NEW YORK — Long before she became a Tony Award-winning choreographer, Ann Reinking waited tables to save up enough money to move to New York City. She arrived with $500, no job lined up and no connections. When she died at 71 last year, Reinking left behind many fans, friends and students as well as a legacy of a cool, muscular dance hybrid of jazz and burlesque. In her honour, friends and admirers have established The Ann Reinking Scholarship, a $5,000 annual award and mentorship for a young dancer moving to New York City to help support them in their artistic endeavours. “She was one of the most profoundly generous people that I’ve known,” says Bebe Neuwirth, a two-time Tony winner who co-starred with Reinking in “Chicago” on Broadway. “This honours that in a way that also references her story of coming to New York.” The scholarship is being awarded by Off the Lane, a mentorship program for young performers moving to New York. It will be open to anyone, from anywhere, with a cut-off age of 21. “Teaching to her was such an important part of her, mentoring and nurturing new artists and helping them along the way,” said Neuwirth. “I think to have a scholarship in her name keeps that generosity of spirit going.” Trained as a ballet dancer in her native Seattle, Reinking was known for her bold style of dance epitomized by her work in the hit revival of “Chicago,” complete with net stockings, chair dancing and plenty of pelvic thrusts. Reinking co-starred as Roxie Hart along with Neuwirth’s Velma, and created the choreography “in the style of Bob Fosse,” the show’s original director and choreographer who died in 1987. She and Fosse worked together for 15 years and she was also his lover for several of them. Her movie credits include “Annie” (1982), “Movie, Movie” (1978) and the documentary “Mad Hot Ballroom” (2005), which portrayed Reinking as a ballroom-dance competition judge for New York City kids. Reinking’s work on “Chicago” earned her a 1997 Tony, Drama Desk and Outer Critics Circle awards. Reinking replicated its choreography in productions throughout the world. Mindy Cooper, who was a swing in that 1996 “Chicago” revival, recalls once asking Reinking career advice that changed the arc of her career. She also remembers Reinking one day bringing her son to rehearsals at “Chicago,” an encouraging signal that Broadway dancers could also have a family life. “She created such a safe environment for performers to bring to the room with courage and artistry,” said Cooper, now a professor of theatre and dance at University of California, Davis. “Annie grew up in the ballet world like myself and came to theatre from ballet. So we wanted to make a scholarship that could embrace all forms of dance.” The advisory board for the scholarship includes Cooper, Neuwirth and such Broadway luminaries as Chita Rivera, Joel Grey, Tommy Tune, Marilu Henner, Hinton Battle, Charlotte d’Amboise, Reinking's husband, Peter Talbert, and son, Chris Reinking Stuart. ___ Mark Kennedy is at http://twitter.com/KennedyTwits Mark Kennedy, The Associated Press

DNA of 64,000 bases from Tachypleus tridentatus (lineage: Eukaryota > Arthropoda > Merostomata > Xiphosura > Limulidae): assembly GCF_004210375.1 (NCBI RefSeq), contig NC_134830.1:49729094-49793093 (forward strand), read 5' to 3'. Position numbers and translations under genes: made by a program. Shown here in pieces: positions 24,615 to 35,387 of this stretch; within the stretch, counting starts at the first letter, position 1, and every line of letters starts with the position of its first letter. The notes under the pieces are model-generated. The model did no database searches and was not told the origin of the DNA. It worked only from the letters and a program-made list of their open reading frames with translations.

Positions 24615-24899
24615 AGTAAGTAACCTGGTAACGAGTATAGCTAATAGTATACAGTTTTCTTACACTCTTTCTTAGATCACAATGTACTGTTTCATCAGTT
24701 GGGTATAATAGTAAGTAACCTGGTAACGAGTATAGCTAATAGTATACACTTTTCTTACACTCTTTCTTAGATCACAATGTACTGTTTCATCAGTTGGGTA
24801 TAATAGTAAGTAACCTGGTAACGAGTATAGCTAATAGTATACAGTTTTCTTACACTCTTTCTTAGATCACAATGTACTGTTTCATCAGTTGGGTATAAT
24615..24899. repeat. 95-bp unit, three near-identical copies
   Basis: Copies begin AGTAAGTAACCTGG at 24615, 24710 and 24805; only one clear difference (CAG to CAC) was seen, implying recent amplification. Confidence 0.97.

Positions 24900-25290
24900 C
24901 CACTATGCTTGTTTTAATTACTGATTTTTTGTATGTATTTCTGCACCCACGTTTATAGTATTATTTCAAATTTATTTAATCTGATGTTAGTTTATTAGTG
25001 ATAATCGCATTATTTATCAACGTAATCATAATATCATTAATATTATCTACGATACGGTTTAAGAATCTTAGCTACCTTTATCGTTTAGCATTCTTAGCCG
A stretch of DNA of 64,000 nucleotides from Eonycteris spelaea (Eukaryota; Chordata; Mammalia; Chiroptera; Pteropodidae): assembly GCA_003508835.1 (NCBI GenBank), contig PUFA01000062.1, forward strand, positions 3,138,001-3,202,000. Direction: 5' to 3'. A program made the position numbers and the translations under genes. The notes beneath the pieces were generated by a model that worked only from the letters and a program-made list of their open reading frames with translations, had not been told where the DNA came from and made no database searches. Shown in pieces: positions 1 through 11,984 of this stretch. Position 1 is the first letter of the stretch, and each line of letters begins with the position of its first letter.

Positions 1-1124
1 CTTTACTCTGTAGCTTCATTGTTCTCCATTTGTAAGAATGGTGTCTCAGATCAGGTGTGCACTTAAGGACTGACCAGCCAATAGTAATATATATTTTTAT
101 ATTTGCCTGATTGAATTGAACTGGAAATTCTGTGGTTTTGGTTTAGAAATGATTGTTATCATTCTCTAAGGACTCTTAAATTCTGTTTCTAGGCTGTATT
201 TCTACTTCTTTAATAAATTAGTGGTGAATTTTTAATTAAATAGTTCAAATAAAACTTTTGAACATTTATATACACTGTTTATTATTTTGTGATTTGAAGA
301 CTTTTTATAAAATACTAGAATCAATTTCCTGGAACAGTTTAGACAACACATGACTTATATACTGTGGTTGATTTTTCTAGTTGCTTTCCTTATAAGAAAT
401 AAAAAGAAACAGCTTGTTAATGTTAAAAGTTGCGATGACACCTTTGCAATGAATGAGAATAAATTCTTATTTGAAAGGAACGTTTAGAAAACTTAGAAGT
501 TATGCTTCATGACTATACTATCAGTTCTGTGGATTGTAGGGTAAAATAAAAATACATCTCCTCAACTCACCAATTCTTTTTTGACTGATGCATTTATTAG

Ottawa has come up with a simpler way to claim expenses for that spare room or corner that became a makeshift office last spring when pandemic lockdowns went into effect across the country. In addition to the detailed method for claiming home office costs, the federal government announced a new temporary flat rate method last year with the specific aim of making taxes a little easier in these trying times. Experts say the new flat rate method is quick and easy, but using the detailed method may yield a better outcome, depending on your circumstances and it is worth checking out both ways to make sure you're getting the best deal. Edward Rajaratnam, executive director at EY Canada, said the detailed method may be better for renters than homeowners because of their ability to claim a portion of their rent, which could increase the size of their deduction beyond the $400 cap placed on the flat rate option. However, he said, the temporary flat rate method is simpler as the name would imply. "The beauty of this is it is a flat rate, it is $2 a day up to a maximum of $400 and the second beauty of that is that you actually do not need to maintain receipts," he said. "Everybody who has been working from home, they have been busy with work, so just imagine them trying to find receipts." You don't get to count days off, vacation days, sick leave days or other leaves of absence, so you might not reach the 200 days needed to max out the flat rate claim of $400. However, they don't have to be full days of work to qualify. Even if you only worked part of the day, you can claim the $2 for that day. While the flat rate method is easy, Gerry Vittoratos, national tax specialist at UFile, says you still should ask your employer to complete the Canada Revenue Agency form that allows you to use the detailed method if it turns out to yield you a better return. "You might get more if you go with the detailed method, don't prevent yourself from claiming that," Vittoratos said, noting that CRA has simplified the forms this year to make it easier for companies to provide them for employees. "Do the comparison between the two and see which one is better for you. It might turn out the detailed method is a lot better." To qualify under both methods you need to have worked more than 50 per cent of the time from home for a period of at least four consecutive weeks in 2020. Unlike the flat rate method, The detailed method requires a thorough accounting of actual expenses which need to be supported by receipts. But, unlike the flat rate method your total deduction is not capped at $400, so you could end up saving more. Eligible expenses include things like office supplies but also a share of expenses such as utilities, home internet access fees, maintenance and minor repairs. Renters can claim a potion of their rent, but homeowners cannot claim mortgage payments. You cannot claim expenses for which you were reimbursed by your employer. If you're using the detailed method and looking to claim some of your utilities or rent, you'll need to figure out how much of your home was used for work. If you had a spare room that became your designated office, the proportion that you can claim is the same as the proportion that space takes up in your house. So if your spare bedroom turned office makes up 10 per cent of the square footage of your home, then you get to claim 10 per cent of expenses like utilities for the time you spend working at home. But the calculation becomes more complicated if you were using your kitchen table or dining room, spaces that also served another purpose in your home in addition to a workspace as you can only claim for the time the space was used for work. Vittoratos says if you're considering using the detailed method it is important to know how big your home is and what proportion was used for work, as your accountant will need it to figure out what is best for you. "Have all the information in front of you. Make sure that everything is in order so you get the maximum return possible," he said. Rajaratnam noted that the flat rate deduction is per individual. So if you live with someone and you both worked from home you could both make a flat rate claim. "If you and your spouse are both working from home ... both of you can claim $400 each and you do not need to show expenses, as long as you have been working from home," he said. However, he says, everybody needs to consider their own circumstances to figure out what is best for their tax return. This report by The Canadian Press was first published March 4, 2021. Craig Wong, The Canadian Press